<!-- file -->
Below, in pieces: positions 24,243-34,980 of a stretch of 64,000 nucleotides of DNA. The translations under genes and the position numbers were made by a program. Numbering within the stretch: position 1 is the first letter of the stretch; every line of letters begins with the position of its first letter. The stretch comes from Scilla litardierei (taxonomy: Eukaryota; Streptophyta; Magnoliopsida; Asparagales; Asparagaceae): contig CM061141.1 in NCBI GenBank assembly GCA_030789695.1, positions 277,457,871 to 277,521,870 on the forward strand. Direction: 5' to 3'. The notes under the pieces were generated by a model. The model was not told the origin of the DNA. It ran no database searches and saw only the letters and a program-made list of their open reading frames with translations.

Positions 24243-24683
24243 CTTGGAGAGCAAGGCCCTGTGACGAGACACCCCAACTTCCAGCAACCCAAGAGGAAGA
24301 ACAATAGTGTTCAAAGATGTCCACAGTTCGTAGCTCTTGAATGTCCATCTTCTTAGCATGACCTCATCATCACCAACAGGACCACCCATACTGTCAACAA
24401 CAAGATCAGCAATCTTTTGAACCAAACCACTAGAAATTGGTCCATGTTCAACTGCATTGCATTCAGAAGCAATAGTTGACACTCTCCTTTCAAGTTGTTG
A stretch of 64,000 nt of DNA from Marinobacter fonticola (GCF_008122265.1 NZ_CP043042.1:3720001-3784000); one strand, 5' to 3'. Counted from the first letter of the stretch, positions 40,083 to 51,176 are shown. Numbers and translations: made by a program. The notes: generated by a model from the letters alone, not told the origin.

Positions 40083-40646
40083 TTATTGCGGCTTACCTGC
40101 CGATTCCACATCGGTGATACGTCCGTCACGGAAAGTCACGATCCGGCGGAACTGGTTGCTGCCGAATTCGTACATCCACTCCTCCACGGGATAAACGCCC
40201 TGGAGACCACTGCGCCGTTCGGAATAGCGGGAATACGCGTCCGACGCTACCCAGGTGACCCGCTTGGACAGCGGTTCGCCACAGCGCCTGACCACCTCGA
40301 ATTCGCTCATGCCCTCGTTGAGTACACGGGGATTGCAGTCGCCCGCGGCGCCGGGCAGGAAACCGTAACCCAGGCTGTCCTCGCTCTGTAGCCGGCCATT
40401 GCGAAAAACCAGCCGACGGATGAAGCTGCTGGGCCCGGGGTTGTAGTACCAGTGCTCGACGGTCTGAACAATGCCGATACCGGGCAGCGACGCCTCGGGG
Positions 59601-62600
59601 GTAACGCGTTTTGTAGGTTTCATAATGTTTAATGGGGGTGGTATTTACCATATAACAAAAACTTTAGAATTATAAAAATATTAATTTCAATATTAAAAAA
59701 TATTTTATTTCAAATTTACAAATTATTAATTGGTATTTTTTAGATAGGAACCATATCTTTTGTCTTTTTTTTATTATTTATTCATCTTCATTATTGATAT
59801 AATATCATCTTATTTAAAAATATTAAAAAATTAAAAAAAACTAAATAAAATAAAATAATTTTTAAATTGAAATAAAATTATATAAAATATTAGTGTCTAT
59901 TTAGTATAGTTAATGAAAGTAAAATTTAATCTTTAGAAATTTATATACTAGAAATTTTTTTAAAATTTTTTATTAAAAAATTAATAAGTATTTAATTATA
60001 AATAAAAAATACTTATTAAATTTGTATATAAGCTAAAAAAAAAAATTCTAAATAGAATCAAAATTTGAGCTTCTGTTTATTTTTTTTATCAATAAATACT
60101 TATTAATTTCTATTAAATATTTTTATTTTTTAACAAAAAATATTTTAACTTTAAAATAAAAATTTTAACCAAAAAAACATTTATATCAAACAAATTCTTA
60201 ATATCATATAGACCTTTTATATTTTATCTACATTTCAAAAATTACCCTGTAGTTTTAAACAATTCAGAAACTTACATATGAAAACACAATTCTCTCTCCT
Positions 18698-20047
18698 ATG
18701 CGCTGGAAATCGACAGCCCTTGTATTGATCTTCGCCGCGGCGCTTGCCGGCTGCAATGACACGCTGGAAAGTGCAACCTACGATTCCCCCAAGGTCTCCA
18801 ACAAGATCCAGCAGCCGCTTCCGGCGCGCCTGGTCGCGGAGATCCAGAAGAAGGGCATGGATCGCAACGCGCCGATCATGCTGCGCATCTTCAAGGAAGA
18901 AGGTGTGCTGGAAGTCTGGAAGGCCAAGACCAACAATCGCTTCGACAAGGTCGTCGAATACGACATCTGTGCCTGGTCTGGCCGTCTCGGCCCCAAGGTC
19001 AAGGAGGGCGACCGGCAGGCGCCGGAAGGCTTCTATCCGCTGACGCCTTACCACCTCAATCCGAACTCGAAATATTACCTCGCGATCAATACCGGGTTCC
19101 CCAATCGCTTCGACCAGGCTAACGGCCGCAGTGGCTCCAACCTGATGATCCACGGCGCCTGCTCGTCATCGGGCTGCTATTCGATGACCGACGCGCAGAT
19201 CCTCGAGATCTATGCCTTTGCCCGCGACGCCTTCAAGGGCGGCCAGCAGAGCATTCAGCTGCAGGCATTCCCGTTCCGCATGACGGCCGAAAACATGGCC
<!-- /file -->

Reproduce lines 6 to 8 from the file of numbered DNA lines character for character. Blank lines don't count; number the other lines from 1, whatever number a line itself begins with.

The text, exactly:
A stretch of 64,000 nt of DNA from Marinobacter fonticola (GCF_008122265.1 NZ_CP043042.1:3720001-3784000); one strand, 5' to 3'. Counted from the first letter of the stretch, positions 40,083 to 51,176 are shown. Numbers and translations: made by a program. The notes: generated by a model from the letters alone, not told the origin.

Positions 40083-40646
40083 TTATTGCGGCTTACCTGC